Scientific article

Coagulation of colloidal material in surface waters: the role of natural organic matter

Published inJournal of contaminant hydrology, vol. 26, no. 1, p. 229-243
Publication date1997

Organic matter has a great influence over the fate of inorganic colloids in surface waters. The chemical nature and structure of natural organic matter (NOM) will be an important factor in determining whether colloids will be stabilised or destabilised by NOM. Under environmentally relevant conditions, the ubiquitous fulvic acids are likely to be responsible for coating and imparting a negative charge to colloids. If the absorbed polyelectrolyte coating produces an increase in absolute surface potential, it will act to stabilise colloids in the water column. On the other hand, colloidal organic carbon, especially chain-like structures, has been shown to be involved in the aggregation of inorganic colloids through the formation of bridges. It is highly probable that both absorption and bridging flocculation are occurring simultaneously in the natural aquatic environment. The importance of each process depends directly on the nature and concentration of organic matter in the system and indirectly on the productivity of the lake, its hydrological pathways, temporal variations, temperature, etc. The present paper reports such results and emphasises the need to discriminate the different kinds of NOM.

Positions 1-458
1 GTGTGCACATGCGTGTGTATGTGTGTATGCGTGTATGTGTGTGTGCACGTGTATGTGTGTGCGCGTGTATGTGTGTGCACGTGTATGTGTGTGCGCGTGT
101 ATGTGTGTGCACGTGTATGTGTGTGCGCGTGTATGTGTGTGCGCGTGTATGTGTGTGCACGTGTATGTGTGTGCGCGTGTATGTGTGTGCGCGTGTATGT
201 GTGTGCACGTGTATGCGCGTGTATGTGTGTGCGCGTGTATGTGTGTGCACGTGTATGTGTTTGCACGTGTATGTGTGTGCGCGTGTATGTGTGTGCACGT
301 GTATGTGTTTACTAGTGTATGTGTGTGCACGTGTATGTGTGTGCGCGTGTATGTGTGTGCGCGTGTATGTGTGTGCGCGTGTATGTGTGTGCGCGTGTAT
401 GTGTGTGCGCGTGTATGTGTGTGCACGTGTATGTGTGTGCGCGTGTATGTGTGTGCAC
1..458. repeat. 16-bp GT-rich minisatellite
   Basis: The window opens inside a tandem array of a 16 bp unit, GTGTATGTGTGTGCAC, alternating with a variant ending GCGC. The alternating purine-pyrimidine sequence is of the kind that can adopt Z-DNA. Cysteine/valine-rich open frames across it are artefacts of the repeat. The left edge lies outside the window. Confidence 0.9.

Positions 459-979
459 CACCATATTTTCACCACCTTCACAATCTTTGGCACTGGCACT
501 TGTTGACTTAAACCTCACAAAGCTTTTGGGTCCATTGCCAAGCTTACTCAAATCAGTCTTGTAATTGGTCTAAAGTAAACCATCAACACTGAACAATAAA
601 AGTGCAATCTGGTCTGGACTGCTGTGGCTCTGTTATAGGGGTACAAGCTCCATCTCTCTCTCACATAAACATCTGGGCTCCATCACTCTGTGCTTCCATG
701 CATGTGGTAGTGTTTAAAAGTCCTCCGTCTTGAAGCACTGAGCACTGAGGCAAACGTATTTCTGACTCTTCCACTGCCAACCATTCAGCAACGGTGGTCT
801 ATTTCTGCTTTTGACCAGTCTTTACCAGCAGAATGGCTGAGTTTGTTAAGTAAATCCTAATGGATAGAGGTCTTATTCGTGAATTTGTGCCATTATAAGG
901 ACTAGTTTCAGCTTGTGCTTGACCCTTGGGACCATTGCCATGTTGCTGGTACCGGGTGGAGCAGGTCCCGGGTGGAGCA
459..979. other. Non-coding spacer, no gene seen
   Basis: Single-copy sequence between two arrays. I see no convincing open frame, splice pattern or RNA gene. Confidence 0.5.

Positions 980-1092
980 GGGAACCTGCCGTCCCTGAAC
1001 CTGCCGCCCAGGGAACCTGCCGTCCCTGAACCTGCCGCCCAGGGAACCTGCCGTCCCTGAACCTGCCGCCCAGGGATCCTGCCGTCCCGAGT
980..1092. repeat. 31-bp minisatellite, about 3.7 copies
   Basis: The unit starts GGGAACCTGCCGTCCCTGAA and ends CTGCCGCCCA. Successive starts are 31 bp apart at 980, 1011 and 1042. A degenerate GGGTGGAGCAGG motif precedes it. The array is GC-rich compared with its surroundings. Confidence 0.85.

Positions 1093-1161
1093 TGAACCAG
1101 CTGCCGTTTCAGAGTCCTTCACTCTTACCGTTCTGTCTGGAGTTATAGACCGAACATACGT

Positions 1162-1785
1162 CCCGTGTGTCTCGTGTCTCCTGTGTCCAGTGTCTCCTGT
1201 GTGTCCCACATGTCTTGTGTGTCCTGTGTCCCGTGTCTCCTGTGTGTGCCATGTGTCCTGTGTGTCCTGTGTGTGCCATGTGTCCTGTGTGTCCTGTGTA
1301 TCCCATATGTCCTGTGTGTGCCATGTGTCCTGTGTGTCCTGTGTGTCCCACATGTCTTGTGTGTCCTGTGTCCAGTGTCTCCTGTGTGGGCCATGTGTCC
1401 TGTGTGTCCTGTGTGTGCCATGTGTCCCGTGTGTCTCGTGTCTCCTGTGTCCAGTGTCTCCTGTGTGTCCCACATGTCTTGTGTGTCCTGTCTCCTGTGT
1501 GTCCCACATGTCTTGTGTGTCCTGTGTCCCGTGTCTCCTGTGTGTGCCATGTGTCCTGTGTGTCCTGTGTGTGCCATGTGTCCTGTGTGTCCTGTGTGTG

• Colloid
  • Coagulation
  • Natural organic matter (NOM)
  • Fulvic
  • Polysaccharide
  • Lake
  • Freshwater
Citation (ISO format)
WILKINSON, Kevin, NEGRE, Jean-Claude André Francis, BUFFLE, Jacques. Coagulation of colloidal material in surface waters: the role of natural organic matter. In: Journal of contaminant hydrology, 1997, vol. 26, n° 1, p. 229–243. doi: 10.1016/S0169-7722(96)00071-X
Main files (1)
Article (Published version)
ISSN of the journal0169-7722

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